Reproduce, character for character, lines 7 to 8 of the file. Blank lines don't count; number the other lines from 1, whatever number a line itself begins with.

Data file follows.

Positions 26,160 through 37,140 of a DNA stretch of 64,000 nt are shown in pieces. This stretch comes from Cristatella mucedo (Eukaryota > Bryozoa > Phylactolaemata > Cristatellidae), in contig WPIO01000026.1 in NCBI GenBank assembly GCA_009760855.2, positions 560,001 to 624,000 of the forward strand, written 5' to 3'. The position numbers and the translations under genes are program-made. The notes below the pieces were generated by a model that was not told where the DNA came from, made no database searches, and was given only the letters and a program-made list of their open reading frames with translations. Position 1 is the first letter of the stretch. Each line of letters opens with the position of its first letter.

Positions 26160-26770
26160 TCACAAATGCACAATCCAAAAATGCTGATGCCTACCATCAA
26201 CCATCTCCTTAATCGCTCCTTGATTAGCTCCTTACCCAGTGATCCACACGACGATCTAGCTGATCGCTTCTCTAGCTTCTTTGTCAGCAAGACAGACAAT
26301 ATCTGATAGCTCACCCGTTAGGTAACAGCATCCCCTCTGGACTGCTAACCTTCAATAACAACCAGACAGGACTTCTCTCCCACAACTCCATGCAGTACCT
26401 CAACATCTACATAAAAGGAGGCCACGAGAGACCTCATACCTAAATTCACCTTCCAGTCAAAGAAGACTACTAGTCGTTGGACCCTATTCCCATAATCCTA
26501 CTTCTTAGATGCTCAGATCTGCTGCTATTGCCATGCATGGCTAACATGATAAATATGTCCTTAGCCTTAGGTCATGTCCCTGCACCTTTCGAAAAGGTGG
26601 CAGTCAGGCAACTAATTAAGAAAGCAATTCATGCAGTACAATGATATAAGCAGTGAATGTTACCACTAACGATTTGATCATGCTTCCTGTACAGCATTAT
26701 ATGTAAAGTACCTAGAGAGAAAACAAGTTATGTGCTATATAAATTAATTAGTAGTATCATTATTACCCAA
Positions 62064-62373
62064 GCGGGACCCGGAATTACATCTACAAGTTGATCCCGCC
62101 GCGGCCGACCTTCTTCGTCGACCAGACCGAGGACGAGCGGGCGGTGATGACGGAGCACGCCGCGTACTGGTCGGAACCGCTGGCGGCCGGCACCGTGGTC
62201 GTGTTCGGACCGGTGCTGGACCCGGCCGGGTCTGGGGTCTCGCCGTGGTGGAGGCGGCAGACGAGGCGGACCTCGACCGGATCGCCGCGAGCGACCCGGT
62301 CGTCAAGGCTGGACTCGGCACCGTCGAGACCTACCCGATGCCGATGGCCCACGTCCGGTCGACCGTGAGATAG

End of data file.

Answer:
26501 CTTCTTAGATGCTCAGATCTGCTGCTATTGCCATGCATGGCTAACATGATAAATATGTCCTTAGCCTTAGGTCATGTCCCTGCACCTTTCGAAAAGGTGG
26601 CAGTCAGGCAACTAATTAAGAAAGCAATTCATGCAGTACAATGATATAAGCAGTGAATGTTACCACTAACGATTTGATCATGCTTCCTGTACAGCATTAT